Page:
• YGENERAL TAGGING OF NEW TECHNOLOGICAL DEVELOPMENTS; GENERAL TAGGING OF CROSS-SECTIONAL TECHNOLOGIES SPANNING OVER SEVERAL SECTIONS OF THE IPC; TECHNICAL SUBJECTS COVERED BY FORMER USPC CROSS-REFERENCE ART COLLECTIONS [XRACs] AND DIGESTS
    • Y02TECHNOLOGIES OR APPLICATIONS FOR MITIGATION OR ADAPTATION AGAINST CLIMATE CHANGE
    • Y02EREDUCTION OF GREENHOUSE GAS [GHG] EMISSIONS, RELATED TO ENERGY GENERATION, TRANSMISSION OR DISTRIBUTION
    • Y02E10/00Energy generation through renewable energy sources
    • Y02E10/50Photovoltaic [PV] energy
    • Y02E10/56Power conversion electric or electronic aspects
    • Y02E10/563Power conversion electric or electronic aspects for grid-connected applications
    • YGENERAL TAGGING OF NEW TECHNOLOGICAL DEVELOPMENTS; GENERAL TAGGING OF CROSS-SECTIONAL TECHNOLOGIES SPANNING OVER SEVERAL SECTIONS OF THE IPC; TECHNICAL SUBJECTS COVERED BY FORMER USPC CROSS-REFERENCE ART COLLECTIONS [XRACs] AND DIGESTS
    • Y02TECHNOLOGIES OR APPLICATIONS FOR MITIGATION OR ADAPTATION AGAINST CLIMATE CHANGE
    • Y02EREDUCTION OF GREENHOUSE GAS [GHG] EMISSIONS, RELATED TO ENERGY GENERATION, TRANSMISSION OR DISTRIBUTION
    • Y02E10/00Energy generation through renewable energy sources
    • Y02E10/50Photovoltaic [PV] energy
    • Y02E10/56Power conversion electric or electronic aspects
    • Y02E10/566Power conversion electric or electronic aspects concerning power management inside the plant, e.g. battery charging/discharging, economical operation, hybridisation with other energy sources
    • YGENERAL TAGGING OF NEW TECHNOLOGICAL DEVELOPMENTS; GENERAL TAGGING OF CROSS-SECTIONAL TECHNOLOGIES SPANNING OVER SEVERAL SECTIONS OF THE IPC; TECHNICAL SUBJECTS COVERED BY FORMER USPC CROSS-REFERENCE ART COLLECTIONS [XRACs] AND DIGESTS
    • Y02TECHNOLOGIES OR APPLICATIONS FOR MITIGATION OR ADAPTATION AGAINST CLIMATE CHANGE
    • Y02EREDUCTION OF GREENHOUSE GAS [GHG] EMISSIONS, RELATED TO ENERGY GENERATION, TRANSMISSION OR DISTRIBUTION
    • Y02E10/00Energy generation through renewable energy sources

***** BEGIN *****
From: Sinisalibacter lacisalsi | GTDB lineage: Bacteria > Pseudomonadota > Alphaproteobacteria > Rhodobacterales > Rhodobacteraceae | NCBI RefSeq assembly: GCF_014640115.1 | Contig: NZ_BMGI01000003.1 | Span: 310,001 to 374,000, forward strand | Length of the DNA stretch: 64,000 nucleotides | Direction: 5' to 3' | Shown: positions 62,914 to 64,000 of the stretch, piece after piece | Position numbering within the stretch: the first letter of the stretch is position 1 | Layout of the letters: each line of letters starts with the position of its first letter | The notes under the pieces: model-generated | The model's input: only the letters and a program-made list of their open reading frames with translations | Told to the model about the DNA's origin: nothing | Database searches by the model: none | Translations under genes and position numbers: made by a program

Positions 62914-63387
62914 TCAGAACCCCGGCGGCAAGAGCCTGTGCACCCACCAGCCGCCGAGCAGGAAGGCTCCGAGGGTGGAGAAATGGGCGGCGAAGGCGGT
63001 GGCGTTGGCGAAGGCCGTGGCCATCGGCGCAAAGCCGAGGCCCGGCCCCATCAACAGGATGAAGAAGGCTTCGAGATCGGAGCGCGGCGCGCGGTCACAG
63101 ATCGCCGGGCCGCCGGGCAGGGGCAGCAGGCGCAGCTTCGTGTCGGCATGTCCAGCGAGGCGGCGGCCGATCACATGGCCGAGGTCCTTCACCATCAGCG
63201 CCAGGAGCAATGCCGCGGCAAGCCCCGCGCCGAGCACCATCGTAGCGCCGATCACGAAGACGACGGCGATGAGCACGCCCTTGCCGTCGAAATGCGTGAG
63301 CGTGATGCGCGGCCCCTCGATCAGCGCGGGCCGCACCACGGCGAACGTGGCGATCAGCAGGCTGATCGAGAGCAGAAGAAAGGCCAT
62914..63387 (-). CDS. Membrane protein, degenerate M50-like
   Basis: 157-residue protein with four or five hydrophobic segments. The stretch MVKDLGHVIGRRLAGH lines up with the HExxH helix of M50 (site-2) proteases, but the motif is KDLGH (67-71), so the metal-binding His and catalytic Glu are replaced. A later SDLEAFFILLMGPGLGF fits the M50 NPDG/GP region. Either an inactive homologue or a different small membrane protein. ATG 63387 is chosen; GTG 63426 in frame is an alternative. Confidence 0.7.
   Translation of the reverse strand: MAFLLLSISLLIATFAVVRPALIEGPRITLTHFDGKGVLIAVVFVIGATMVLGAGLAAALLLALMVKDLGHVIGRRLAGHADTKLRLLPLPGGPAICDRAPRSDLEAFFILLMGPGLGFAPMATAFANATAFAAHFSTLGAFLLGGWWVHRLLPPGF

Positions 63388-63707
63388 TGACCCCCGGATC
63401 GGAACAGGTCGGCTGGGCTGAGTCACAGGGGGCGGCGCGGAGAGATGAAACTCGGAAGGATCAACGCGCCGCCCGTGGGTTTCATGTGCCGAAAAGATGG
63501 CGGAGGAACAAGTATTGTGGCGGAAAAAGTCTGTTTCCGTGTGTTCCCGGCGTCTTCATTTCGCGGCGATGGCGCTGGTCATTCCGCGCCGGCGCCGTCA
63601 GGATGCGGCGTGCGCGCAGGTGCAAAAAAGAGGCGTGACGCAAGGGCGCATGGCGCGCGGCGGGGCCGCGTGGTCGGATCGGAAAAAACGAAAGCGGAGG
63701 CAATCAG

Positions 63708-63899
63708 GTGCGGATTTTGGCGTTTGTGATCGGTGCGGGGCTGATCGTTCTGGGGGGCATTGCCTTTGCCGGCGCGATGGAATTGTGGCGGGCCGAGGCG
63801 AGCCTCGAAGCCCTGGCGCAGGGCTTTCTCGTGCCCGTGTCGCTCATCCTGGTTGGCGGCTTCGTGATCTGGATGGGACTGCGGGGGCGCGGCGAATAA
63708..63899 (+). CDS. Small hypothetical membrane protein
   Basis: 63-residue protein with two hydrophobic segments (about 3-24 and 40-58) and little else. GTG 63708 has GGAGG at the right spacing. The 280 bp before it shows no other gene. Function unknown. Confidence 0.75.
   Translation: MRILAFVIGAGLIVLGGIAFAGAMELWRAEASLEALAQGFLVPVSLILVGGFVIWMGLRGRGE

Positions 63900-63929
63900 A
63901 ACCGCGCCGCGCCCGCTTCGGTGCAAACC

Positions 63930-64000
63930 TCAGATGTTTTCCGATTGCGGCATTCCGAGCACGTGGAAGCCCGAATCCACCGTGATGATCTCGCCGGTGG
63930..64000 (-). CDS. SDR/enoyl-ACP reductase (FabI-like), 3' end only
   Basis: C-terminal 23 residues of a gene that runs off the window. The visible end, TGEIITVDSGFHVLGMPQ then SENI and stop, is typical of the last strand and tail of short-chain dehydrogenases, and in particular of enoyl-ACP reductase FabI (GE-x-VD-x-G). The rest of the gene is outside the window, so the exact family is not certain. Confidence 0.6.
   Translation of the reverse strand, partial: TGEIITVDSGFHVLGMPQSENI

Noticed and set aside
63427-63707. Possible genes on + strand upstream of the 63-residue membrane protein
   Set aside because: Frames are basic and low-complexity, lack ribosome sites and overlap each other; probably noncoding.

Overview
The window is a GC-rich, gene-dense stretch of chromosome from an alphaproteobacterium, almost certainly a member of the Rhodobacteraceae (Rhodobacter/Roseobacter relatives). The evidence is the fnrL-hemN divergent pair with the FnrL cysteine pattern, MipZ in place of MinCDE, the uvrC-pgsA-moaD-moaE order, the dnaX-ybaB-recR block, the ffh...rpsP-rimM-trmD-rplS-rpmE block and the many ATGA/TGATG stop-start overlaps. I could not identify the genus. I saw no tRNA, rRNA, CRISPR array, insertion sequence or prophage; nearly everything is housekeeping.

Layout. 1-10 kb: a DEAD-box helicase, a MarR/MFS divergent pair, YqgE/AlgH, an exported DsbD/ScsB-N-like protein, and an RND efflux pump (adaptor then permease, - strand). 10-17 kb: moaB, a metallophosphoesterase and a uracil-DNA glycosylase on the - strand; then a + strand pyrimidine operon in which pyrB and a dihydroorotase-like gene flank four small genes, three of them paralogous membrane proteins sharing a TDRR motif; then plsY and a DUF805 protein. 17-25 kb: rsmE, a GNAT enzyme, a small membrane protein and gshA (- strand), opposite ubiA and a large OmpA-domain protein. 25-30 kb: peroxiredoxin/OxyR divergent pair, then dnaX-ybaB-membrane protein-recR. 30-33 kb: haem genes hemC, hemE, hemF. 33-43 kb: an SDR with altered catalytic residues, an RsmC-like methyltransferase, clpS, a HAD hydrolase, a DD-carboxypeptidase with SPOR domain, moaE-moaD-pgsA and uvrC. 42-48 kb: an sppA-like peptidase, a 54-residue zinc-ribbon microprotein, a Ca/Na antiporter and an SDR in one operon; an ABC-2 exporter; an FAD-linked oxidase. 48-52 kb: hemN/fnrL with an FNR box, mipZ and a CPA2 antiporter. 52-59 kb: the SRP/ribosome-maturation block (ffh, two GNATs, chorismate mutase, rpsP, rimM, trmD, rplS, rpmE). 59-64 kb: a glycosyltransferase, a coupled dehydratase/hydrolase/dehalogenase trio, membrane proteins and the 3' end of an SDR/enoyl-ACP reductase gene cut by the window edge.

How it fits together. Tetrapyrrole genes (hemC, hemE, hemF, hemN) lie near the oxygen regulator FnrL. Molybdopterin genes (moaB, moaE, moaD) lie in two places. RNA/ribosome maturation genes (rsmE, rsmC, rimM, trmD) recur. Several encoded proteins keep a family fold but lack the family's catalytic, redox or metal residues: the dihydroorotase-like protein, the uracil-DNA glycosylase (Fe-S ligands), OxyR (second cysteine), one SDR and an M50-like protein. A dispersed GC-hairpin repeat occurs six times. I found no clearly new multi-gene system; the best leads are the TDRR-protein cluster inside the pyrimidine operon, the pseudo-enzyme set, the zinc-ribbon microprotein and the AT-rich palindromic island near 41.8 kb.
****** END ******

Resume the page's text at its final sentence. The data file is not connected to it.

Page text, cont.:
• Y02E10/70Wind energy
    • Y02E10/76Power conversion electric or electronic aspects
    • Y02E10/763Power conversion electric or electronic aspects for grid-connected applications
    • YGENERAL TAGGING OF NEW TECHNOLOGICAL DEVELOPMENTS; GENERAL TAGGING OF CROSS-SECTIONAL TECHNOLOGIES SPANNING OVER SEVERAL SECTIONS OF THE IPC; TECHNICAL SUBJECTS COVERED BY FORMER USPC CROSS-REFERENCE ART COLLECTIONS [XRACs] AND DIGESTS
    • Y02TECHNOLOGIES OR APPLICATIONS FOR MITIGATION OR ADAPTATION AGAINST CLIMATE CHANGE
    • Y02EREDUCTION OF GREENHOUSE GAS [GHG] EMISSIONS, RELATED TO ENERGY GENERATION, TRANSMISSION OR DISTRIBUTION
    • Y02E10/00Energy generation through renewable energy sources
    • Y02E10/70Wind energy
    • Y02E10/76Power conversion electric or electronic aspects
    • Y02E10/766Power conversion electric or electronic aspects concerning power management inside the plant, e.g. battery charging/discharging, economical operation, hybridisation with other energy sources
    • YGENERAL TAGGING OF NEW TECHNOLOGICAL DEVELOPMENTS; GENERAL TAGGING OF CROSS-SECTIONAL TECHNOLOGIES SPANNING OVER SEVERAL SECTIONS OF THE IPC; TECHNICAL SUBJECTS COVERED BY FORMER USPC CROSS-REFERENCE ART COLLECTIONS [XRACs] AND DIGESTS
    • Y02TECHNOLOGIES OR APPLICATIONS FOR MITIGATION OR ADAPTATION AGAINST CLIMATE CHANGE
    • Y02EREDUCTION OF GREENHOUSE GAS [GHG] EMISSIONS, RELATED TO ENERGY GENERATION, TRANSMISSION OR DISTRIBUTION
    • Y02E40/00Technologies for an efficient electrical power generation, transmission or distribution
    • Y02E40/70Systems integrating technologies related to power network operation and communication or information technologies for improving the carbon footprint of electrical power generation, transmission or distribution, i.e. smart grids as climate change mitigation technology in the energy generation sector
    • Y02E40/76Computing methods or systems for efficient or low carbon management or operation of electric power systems
    • YGENERAL TAGGING OF NEW TECHNOLOGICAL DEVELOPMENTS; GENERAL TAGGING OF CROSS-SECTIONAL TECHNOLOGIES SPANNING OVER SEVERAL SECTIONS OF THE IPC; TECHNICAL SUBJECTS COVERED BY FORMER USPC CROSS-REFERENCE ART COLLECTIONS [XRACs] AND DIGESTS
    • Y02TECHNOLOGIES OR APPLICATIONS FOR MITIGATION OR ADAPTATION AGAINST CLIMATE CHANGE
    • Y02EREDUCTION OF GREENHOUSE GAS [GHG] EMISSIONS, RELATED TO ENERGY GENERATION, TRANSMISSION OR DISTRIBUTION
    • Y02E70/00Other energy conversion or management systems reducing GHG emissions
    • Y02E70/30Systems combining energy storage with energy generation of non-fossil origin
    • YGENERAL TAGGING OF NEW TECHNOLOGICAL DEVELOPMENTS; GENERAL TAGGING OF CROSS-SECTIONAL TECHNOLOGIES SPANNING OVER SEVERAL SECTIONS OF THE IPC; TECHNICAL SUBJECTS COVERED BY FORMER USPC CROSS-REFERENCE ART COLLECTIONS [XRACs] AND DIGESTS
    • Y04INFORMATION OR COMMUNICATION TECHNOLOGIES HAVING AN IMPACT ON OTHER TECHNOLOGY AREAS
    • Y04SSYSTEMS INTEGRATING TECHNOLOGIES RELATED TO POWER NETWORK OPERATION, COMMUNICATION OR INFORMATION TECHNOLOGIES FOR IMPROVING THE ELECTRICAL POWER GENERATION, TRANSMISSION, DISTRIBUTION, MANAGEMENT OR USAGE, i.e. SMART GRIDS
    • Y04S10/00Systems supporting electrical power generation, transmission or distribution